None of these points should be overlooked.  With the benefit of today’s technologies and the firms offering vertical-specific strategic expertise, there is plenty of data to analyse in order to justify innovation decisions. Take this as an example: 

Run an in-depth review of the past 12 months of email marketing campaigns to understand how best to increase client engagement levels and identify their areas of interest.

Utilising the resulting data, a firm could decide they need to generate more content around certain topics, with a long-term strategy to separate these into a web-based content hub which generates automated emails tied to recipient preferences. 

In the efficiencies gained from automating blogs, client satisfaction and public perception have all benefited from innovation.

#3 Key Takeaway: You are always going to have advocates and opponents for your ideas. These are trumped by a justified stance, using data, on why you are or aren’t innovating. If you see a 10% negative churn but can claim 20% new business, you can say you made the right decision.

You may have been wondering… 

Who’s responsible for innovation? 

Does a legal firm rely on fresh blood coming in and ‘shaking it up’ at Partner level? Should we adopt the Google/Apple/Atlassian approach where all employees are encouraged to spend a percentage of their working week thinking outside the box? Or should we simply follow the market and innovate to keep up? 

Each avenue offers benefits and presents challenges. Must we be of a different generation to truly bring innovative ideas to the table of a seasoned firm? Surely just keeping up with the market means we’re behind the curve. Can too many ideas muddy the water unless assessed and filtered effectively?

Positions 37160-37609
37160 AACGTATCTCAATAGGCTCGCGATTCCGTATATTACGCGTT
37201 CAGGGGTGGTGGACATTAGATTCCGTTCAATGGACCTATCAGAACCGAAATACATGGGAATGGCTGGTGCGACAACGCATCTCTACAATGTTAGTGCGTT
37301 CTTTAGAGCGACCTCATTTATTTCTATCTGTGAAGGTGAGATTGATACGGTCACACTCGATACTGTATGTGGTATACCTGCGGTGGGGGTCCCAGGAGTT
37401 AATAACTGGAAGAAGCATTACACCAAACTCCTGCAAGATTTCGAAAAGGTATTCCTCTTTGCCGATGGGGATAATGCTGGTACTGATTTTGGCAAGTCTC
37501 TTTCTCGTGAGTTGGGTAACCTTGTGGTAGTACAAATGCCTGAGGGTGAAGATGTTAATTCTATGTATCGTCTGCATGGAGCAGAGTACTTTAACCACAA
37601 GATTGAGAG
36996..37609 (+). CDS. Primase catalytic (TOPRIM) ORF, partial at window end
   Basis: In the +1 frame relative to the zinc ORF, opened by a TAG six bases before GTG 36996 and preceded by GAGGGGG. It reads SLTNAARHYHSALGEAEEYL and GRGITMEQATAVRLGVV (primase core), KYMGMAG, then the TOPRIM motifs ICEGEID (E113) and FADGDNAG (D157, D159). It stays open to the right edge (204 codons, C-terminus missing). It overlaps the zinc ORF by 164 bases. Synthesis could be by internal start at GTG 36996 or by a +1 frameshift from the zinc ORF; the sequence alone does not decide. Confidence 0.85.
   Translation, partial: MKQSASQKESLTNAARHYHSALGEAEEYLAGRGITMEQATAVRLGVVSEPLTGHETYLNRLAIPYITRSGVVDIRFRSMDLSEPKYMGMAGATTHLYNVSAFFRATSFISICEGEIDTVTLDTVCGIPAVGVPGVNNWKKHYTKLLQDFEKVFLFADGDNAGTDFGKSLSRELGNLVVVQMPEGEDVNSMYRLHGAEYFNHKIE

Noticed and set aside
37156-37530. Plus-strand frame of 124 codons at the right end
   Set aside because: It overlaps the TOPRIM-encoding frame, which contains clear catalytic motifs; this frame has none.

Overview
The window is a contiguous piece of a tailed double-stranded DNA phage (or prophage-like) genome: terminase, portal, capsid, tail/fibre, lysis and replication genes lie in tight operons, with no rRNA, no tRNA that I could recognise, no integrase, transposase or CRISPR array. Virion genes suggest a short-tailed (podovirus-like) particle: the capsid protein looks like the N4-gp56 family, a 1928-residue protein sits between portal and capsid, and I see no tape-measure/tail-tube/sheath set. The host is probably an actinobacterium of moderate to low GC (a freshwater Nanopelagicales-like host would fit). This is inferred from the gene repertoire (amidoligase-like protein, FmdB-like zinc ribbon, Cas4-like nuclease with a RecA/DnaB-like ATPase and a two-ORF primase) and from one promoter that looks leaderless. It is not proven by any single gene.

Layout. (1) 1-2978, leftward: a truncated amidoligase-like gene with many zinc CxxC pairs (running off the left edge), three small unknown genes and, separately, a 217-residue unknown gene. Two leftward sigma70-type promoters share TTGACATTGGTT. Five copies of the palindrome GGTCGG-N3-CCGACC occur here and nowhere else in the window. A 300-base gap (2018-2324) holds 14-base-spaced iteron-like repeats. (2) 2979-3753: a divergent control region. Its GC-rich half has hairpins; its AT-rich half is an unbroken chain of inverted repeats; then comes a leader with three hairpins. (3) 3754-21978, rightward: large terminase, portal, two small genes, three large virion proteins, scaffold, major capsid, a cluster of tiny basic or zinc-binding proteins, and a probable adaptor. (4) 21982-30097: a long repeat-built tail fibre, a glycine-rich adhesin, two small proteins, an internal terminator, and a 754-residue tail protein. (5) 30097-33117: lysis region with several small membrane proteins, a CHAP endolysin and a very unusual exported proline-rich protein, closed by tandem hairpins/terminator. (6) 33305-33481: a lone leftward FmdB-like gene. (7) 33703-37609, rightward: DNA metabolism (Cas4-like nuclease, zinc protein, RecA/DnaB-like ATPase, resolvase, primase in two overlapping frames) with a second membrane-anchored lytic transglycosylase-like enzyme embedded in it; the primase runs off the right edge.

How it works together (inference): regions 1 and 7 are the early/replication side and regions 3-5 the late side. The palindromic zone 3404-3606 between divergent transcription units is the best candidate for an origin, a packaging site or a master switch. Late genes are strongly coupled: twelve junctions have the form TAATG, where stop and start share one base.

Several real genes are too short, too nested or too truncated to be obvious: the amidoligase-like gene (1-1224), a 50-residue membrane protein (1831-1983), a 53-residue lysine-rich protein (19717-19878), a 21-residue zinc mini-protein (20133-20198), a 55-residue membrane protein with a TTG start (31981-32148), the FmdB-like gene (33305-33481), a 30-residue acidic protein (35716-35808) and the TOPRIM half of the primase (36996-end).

On this last point I recently had the opportunity to witness the finale of Atlassian’s graduate week, a time when all come together and present in-front of the firm. The concept was simple: Having spent a week learning about the firm, present for 3 minutes on an idea you have to offer improvement to an aspect of the business. Everything was recorded, while being analysed on the spot by all employees through discussion. If an idea had traction it generated more debate on the night, and I assume in the weeks and months to come. 

#4 Key Takeaway: Are you looking to change the firm’s culture and strategy, stamp your mark as a new employee, or bring efficiencies to both colleagues and clients alike? Engaged employees are more likely to think positively and create ideas worth investigating. They don’t have to be implemented but there’s a difference between not bothering and not innovating.  

Now for the final, tricky one:

What are the dangers of not innovating? 

The appearance of standing still isn’t ideal, in fact many believe it truly is a case of innovate or die. According to a Marshall School of Business quoted by Business Insider: “Wherever innovations come from, however they are done, and in whatever part of the business they occur, companies need to continuously innovate or risk dying”.

True or not, the real danger lies in thinking innovation isn’t necessary. By allowing ideas to thrive, by using the data at our fingertips, or simply by speaking to a client and asking them what their expectations from you as a firm are you will open up new possibilities to innovate.  What you really need you to ask is whether innovation is essential, and how you can manage the need to ‘jump on the band wagon’.

#5 Key Takeaway: Whatever happens don’t fear innovation, nor believe it’s the only way. Quite often the voice people hear is the voice shouting loudest… Who is to say that voice is worth listening to? Define, research and use data to plan and execute your innovation.  And most importantly, stick by the decision-  because confidence breeds confidence.

If you are thinking about using marketing technology to innovate and enhance engagement in a professional services environment, get in touch with Concep.